The poem I gave to David was Release, by R.S. Gwynn. It goes:

Slow for the sake of flowers as they turn
Toward sunlight, graceful as a line of sail
Coming into the wind. Slow for the mill-
Wheel’s heft and plummet, for the chug and churn
Of water as it gathers, for the frail
Half-life of spraylets as they toss and spill.

For all that lags and eases, all that shows
The winding-downward and diminished scale
Of days declining to a twilit chill,
Breathe quietly, release into repose:
Be still.

I think the poem’s stillness broke David’s silence. After that, he joined the reading group on his ward, where we enjoyed short stories, such as Saki’s The Lumber Room and Doris Lessing’s Through the Tunnel; extracts from novels including Jane Eyre and The Old Man and the Sea and poems old and new. We read Release with the group and David said he loved the last two lines, especially. He said: “Poems can move you even though you’re sat still. Probably you actually have to be still like it says there. It’s different from feeling manic.”

Weekly Get Into Reading groups bring people together to read aloud. Pic: The Reader project

David has instructed me to always approach him: “Come and knock on my door, even when I’m in the dark and I’ve got my back to you.” This is the essence of why the reading project exists: to knock on doors, bringing light and lightness through reading.

David’s group is one of about 280 Get Into Reading (GIR) groups across the UK. GIR brings people together through weekly read aloud groups, where people can choose to read and are invited to give personal responses. We have groups in locations such as care homes, libraries, prisons, mental health drop-in centres, community centres, schools, hostels, refugee centres and workplaces. Sessions are an opportunity for people of all ages, backgrounds and abilities to engage with reading for pleasure. The work aims to bring about, what we call, a Reading Revolution. This means we want to make literature available to those most in need in our society, as a way of fostering individual wellbeing and social cohesion.

Reading as part of a group can bring mental health benefits. Pic: The Reader project

I work specifically within mental health settings so my groups are in a variety of health-care environments: older people’s care homes; psychiatric units; secure hospitals and addictions services. This type of work is an innovation. The medical director of Mersey Care NHS Trust has said that “Get Into Reading is one of the biggest developments in mental health practice in the last 10 years.” We believe our model is a pioneering way of using creative partnership to deliver meaningful activity to patients. Reading should not be merely an additional intervention; I would identify it as an integral part of the care provision for mental health patients.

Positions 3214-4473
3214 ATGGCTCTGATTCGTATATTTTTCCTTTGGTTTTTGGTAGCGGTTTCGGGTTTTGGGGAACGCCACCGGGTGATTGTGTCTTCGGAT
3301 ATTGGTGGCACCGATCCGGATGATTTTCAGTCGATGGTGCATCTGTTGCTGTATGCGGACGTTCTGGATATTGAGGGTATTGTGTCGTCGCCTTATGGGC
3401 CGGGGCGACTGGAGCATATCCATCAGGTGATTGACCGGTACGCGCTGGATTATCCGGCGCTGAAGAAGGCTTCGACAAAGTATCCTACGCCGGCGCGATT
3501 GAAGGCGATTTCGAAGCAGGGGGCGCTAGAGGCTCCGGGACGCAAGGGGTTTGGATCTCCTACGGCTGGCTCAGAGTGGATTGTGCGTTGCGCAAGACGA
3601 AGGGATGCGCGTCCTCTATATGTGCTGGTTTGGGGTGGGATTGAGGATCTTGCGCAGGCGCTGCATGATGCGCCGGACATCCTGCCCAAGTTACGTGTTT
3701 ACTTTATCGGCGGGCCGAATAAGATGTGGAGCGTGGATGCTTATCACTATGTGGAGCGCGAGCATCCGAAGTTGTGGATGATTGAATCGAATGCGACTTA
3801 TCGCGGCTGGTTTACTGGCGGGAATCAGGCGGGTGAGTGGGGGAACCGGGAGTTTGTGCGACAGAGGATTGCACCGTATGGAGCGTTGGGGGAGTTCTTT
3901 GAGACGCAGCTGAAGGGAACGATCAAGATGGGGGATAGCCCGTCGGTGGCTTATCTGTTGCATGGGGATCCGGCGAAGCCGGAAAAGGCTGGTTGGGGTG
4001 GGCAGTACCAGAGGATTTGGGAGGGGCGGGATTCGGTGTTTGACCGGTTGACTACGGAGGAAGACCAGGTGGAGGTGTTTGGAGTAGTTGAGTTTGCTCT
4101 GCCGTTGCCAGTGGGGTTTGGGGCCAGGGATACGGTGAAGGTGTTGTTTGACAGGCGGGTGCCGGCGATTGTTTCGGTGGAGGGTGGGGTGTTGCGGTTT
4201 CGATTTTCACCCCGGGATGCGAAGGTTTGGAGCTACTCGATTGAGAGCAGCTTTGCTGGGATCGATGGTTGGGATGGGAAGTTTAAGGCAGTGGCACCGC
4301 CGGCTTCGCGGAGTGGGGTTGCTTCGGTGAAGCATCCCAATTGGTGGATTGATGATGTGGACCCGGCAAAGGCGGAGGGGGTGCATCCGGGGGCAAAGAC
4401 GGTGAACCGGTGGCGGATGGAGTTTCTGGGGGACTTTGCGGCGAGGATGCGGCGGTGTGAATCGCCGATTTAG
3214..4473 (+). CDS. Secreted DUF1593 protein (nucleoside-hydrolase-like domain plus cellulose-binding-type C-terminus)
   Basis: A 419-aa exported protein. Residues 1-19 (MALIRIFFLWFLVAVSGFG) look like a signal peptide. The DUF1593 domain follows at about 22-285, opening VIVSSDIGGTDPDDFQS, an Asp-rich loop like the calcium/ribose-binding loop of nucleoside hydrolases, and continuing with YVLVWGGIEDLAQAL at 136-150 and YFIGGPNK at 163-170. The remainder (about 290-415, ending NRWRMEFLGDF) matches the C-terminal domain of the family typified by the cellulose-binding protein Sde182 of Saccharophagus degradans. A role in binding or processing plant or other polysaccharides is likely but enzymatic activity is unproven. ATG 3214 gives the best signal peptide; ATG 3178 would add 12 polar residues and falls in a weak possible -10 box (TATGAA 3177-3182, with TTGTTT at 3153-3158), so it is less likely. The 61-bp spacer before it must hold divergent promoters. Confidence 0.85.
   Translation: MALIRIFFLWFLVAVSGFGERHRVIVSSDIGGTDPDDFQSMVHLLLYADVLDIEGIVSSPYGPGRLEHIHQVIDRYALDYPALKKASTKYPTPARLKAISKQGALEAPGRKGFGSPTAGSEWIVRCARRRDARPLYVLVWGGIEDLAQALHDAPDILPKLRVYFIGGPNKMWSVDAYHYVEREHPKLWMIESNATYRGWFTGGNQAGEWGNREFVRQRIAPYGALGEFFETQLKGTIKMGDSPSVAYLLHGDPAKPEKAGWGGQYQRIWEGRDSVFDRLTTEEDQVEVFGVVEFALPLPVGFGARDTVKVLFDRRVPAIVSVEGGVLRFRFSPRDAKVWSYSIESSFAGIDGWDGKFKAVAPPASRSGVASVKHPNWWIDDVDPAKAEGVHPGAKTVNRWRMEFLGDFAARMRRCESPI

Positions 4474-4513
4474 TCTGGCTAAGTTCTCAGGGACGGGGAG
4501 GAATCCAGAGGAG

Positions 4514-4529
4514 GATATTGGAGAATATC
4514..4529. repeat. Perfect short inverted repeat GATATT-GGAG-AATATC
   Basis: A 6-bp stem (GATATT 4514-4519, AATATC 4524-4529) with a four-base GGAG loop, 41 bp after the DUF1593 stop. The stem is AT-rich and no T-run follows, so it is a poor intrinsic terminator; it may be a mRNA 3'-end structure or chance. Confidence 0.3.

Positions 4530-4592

My grandmother was an occupational therapist in the 1960s and 70s, and she remembers reading aloud with some of the people with whom she came into contact. It’s just that we are only now really realising the full extent of the potential that literature has to help people- and that this can amount to the transformation of lives and communities.

We have recently carried out some evaluation so have statistics to substantiate this. 54 reading group attendees, both inpatients and outpatients, filled in a questionnaire. The results showed very encouraging responses to their experience of the reading groups.

There were some overwhelmingly positive results, for example, 94% of people agreed with the statement ‘The reading group has given me a chance to take part in interesting discussions’ – but the results form our research are particularly relevant in the context of mental health. In response to the statement “reading has improved my mood”, 78% agreed, 18% neither agreed nor disagreed and just 4% disagreed. And in reaction to the statement that “in the group I’m able to be myself”, 79% agreed, 19% neither agreed nor disagreed and just 2% disagreed. Our research showed 85% agreed with the comment “I’m more able to relax” while 11% neither agreed nor disagreed and 5% disagreed.

I find my work extremely rewarding, primarily because of qualitative, individualised stories like David’s, but this is verified by a growing evidence base, pointing to cost-effective, lasting benefits for our readers.

* Eleanor McCann is a project worker with Mersey Care Reads, a collaboration between The Reader Organisation and Mersey Care NHS Trust. The organisation was a runner-up in last year’s Guardian Public Service Award. Eleanor’s work involves delivering weekly reading groups in mental health settings across Merseyside. She is also studying for a masters in Reading in Practice, a course combining literature and health science, at the University of Liverpool and is co-editor of The Reader magazine. Eleanor can be contacted at eleanormccann@thereader.org.uk